Pete Wargent blogspot
Co-founder & CEO of AllenWargent property advisory & buyer's agents, offices in Brisbane (Riverside) & Sydney (Martin Place) - clients include hedge funds, resi funds, & private investors.
4 x finance/investment author - 'Get a Financial Grip: a simple plan for financial freedom’ (2012) rated Top 10 finance books by Money Magazine & Dymocks.
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Thursday, 20 April 2017
Net rental losses lowest since 2003-04
Thought I'd wait a few days for the usual salvo of BS concerning the subject of negative gearing to be detonated and then subside before trying to present a more comprehensive view.
The below figures are rounded, and are sourced from the recently released Australian Taxation Office (ATO) statistics for financial year 2015.
Firstly, it is immediately obvious that property investment is hardly the purview solely of the wealthy in Australia.
In fact well over 2 million Aussies declared an interest in a rental at 2,047,000, with 1,277,000 of them declaring a net rental loss after accounting for on-paper depreciation or capital works deductions.
Rental profits increased only marginally reflecting relatively weak growth in rents in FY2015.
As expected overall net rental losses declined thanks to lower mortgage rates, but in the event only by 2.3 per cent in falling to $3.628 billion, which is the lowest figure since 2003-04.
The average deduction for a net rental loss claimed in FY2015 was $8,700. This figure is not tax effected, so we are hardly talking big numbers here.
1.47 million investors owned just a single rental property, and a further 384,000 owned just two, these cohorts accounting for more than 90 per cent of investors.
This reflects that Australia has comparatively few professional or institutional landlords.
9.7 per cent of individuals claimed a net rental loss in the tax year, spread widely across all income brackets.
Negatively geared property is evidently popular with those with a taxable income over $100,000, but so it is too for those with a taxable income of under $80,000 (some of these are likely to be retirees, or spouses of higher earning partners).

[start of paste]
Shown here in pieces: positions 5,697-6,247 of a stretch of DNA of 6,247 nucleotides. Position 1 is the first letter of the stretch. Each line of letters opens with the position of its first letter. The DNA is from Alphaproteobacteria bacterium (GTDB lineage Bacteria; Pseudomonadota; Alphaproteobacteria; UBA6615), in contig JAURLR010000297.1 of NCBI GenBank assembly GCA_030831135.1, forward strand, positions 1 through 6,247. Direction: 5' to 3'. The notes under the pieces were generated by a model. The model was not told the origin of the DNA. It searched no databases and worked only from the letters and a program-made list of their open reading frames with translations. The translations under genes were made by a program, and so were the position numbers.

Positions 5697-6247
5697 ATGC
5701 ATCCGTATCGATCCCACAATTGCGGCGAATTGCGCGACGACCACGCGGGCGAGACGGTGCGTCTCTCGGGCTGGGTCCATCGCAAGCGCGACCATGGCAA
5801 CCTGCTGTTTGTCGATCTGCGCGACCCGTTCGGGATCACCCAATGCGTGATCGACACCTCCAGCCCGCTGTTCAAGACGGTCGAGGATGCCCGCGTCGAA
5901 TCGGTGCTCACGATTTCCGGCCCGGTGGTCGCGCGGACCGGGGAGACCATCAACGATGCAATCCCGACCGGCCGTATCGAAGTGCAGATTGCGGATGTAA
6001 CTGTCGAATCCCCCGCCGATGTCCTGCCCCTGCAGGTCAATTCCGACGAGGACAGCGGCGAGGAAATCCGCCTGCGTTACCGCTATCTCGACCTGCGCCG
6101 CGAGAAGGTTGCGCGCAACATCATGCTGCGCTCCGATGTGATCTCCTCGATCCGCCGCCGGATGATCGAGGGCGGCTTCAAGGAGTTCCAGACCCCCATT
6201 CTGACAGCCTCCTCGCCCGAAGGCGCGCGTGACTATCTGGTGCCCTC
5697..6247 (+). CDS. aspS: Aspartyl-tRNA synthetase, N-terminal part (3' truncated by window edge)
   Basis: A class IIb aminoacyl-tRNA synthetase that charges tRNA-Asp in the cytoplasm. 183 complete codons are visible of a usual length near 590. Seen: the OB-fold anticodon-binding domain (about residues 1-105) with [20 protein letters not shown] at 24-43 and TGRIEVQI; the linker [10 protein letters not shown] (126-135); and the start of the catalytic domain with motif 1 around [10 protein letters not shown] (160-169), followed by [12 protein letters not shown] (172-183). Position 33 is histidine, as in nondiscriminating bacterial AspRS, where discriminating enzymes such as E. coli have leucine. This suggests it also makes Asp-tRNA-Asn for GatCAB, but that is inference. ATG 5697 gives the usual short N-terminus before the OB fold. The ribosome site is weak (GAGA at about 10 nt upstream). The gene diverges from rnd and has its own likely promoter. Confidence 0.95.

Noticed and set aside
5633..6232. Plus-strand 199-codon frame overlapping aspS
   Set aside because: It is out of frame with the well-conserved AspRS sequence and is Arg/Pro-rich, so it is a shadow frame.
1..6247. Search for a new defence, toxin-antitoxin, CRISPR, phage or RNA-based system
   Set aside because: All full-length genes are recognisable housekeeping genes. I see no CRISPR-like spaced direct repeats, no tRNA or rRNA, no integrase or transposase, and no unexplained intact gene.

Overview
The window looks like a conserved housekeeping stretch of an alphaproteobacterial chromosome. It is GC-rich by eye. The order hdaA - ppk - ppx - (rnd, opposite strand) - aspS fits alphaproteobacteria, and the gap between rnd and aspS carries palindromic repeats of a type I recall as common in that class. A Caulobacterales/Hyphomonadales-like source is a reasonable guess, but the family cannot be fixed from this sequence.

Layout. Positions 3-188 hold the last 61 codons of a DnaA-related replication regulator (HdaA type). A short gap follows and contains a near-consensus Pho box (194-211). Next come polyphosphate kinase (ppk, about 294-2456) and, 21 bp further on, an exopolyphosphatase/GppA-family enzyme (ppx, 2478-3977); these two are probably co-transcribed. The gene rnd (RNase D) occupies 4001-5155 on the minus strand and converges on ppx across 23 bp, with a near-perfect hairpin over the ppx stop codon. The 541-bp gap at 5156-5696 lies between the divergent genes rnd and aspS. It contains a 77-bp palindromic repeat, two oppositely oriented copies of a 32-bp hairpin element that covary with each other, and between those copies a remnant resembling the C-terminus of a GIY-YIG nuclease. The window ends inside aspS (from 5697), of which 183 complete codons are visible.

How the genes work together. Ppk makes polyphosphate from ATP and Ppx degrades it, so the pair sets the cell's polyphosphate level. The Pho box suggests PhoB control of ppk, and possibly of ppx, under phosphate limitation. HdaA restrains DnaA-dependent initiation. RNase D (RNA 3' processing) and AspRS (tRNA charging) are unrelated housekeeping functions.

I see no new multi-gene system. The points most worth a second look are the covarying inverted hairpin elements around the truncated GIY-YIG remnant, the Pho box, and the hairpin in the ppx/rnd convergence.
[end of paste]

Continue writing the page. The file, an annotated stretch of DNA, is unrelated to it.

807,500 Aussies with a taxable income of under $80,000 declared an interest in a negatively geared property, or more than 63 per cent of the total.
Negative gearing is clearly popular across all age ranges. About half of those claiming a loss were aged under 45, while in retirement most are expected to be earning a profit from their rentals.
The largest net rental losses tend to be seen around the peak earning years, perhaps implying that reducing taxable income is as big a driver of negative gearing as price speculation.
So far, so unremarkable, since it's abundantly clear from these data that negative gearing is used across all income brackets and age ranges.
Some of the most popular occupations for owning a rental property included nurses, general clerks, accountants, primary school teachers, high school teachers, general managers, electricians, police, and truck drivers, among others.
In other words, a wide spread. Not that anyone working in the industry needs to look at data to know this.
Who benefits the most?
Why, then, the controversy?
Opponents of negative gearing legislation often argue that most of the benefits are deducted by wealthier investors.
And in a strictly numerical sense this is of course true, in the same way that all tax exemptions and concessions benefit the wealthy (incidentally, wealthier investors recorded the largest taxable rental profits too).
The reason for this, naturally enough, is that Australia has strongly progressive income tax bands, so that a person earning $400,000 does not pay 10 times as much income tax as someone earning $40,000 (in fact, they pay more than 33 times as much, at more than $165,600).
Take the example of a surgeon, an occupation which according to the ATO data has an average taxable income of close to $400,000 (actual: $377,074), but on average might reduce their tax by up to $4,000 (actual: $3,586) thanks to negatively geared investments.
Technically they have saved 'more' tax than a lower income earner can ever hope to do, but this is precisely because he or she pays such a huge amount of income tax in the first place.
Proportionately, of course, the relative benefit as a percentage of income accrues considerably more to the lower income earners who can realistically hope to get ahead by investing in property.
Provided, that is, that they don't buy a property which declines in value, which is a whole other story!
Finally, a monumental hat tip to Cameron Kusher of CoreLogic who aggregated much of the above data from the Australian Taxation Office in double-quick time. Bravo!